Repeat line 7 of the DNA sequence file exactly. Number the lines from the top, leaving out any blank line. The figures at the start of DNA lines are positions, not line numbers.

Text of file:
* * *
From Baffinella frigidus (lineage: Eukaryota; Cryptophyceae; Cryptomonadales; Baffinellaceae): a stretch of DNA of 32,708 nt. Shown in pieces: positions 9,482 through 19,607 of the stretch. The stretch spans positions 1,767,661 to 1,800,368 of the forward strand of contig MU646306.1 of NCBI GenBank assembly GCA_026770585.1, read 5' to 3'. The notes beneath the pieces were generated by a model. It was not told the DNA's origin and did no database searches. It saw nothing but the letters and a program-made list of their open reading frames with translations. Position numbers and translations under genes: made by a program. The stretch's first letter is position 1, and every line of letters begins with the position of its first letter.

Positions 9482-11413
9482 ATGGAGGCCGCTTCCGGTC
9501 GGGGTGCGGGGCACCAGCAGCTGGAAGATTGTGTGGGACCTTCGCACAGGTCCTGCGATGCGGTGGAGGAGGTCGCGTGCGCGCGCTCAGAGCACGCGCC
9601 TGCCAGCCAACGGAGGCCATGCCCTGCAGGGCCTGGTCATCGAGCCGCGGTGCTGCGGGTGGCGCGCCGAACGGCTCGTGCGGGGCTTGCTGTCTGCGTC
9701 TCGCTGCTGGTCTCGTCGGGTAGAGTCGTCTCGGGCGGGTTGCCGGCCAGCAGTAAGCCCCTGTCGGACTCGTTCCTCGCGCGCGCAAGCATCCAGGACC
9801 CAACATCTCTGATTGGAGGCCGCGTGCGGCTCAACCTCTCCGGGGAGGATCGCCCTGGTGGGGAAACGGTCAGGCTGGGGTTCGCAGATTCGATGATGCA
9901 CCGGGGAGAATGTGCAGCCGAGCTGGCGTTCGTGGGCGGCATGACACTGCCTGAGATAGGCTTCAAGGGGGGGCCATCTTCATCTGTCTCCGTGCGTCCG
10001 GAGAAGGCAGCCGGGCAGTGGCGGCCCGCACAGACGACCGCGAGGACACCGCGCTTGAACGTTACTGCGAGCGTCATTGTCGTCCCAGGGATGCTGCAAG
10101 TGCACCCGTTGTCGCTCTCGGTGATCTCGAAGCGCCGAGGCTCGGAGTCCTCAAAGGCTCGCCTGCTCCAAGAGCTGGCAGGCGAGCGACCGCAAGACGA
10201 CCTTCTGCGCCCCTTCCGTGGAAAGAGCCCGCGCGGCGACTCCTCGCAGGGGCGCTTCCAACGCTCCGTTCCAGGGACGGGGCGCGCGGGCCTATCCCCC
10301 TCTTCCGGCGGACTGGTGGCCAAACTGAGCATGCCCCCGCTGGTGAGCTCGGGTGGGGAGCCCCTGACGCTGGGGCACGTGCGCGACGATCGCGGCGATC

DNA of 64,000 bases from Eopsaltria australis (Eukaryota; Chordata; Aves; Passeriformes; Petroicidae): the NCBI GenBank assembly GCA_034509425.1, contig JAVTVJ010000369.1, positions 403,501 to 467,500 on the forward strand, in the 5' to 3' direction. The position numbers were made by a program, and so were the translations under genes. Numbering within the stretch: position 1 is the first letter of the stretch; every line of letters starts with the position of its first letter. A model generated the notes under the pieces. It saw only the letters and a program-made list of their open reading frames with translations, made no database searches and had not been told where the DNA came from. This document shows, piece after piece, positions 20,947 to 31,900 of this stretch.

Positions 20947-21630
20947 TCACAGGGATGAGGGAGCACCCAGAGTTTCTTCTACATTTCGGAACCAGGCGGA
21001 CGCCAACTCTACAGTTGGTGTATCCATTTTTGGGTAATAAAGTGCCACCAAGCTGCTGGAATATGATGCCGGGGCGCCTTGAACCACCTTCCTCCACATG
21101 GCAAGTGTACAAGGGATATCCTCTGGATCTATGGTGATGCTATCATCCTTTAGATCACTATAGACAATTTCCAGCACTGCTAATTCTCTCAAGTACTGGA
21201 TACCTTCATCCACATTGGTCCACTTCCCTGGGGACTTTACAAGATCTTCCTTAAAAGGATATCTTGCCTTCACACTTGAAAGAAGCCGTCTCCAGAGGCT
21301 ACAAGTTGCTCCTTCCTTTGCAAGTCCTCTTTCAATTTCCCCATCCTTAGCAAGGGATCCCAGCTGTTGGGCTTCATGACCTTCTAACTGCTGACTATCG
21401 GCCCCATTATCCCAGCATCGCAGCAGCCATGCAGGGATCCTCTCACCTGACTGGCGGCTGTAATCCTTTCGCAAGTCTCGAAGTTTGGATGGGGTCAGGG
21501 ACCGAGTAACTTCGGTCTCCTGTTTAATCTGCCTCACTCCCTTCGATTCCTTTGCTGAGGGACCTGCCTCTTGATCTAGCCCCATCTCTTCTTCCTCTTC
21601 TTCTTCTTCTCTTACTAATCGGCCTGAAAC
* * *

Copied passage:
9801 CAACATCTCTGATTGGAGGCCGCGTGCGGCTCAACCTCTCCGGGGAGGATCGCCCTGGTGGGGAAACGGTCAGGCTGGGGTTCGCAGATTCGATGATGCA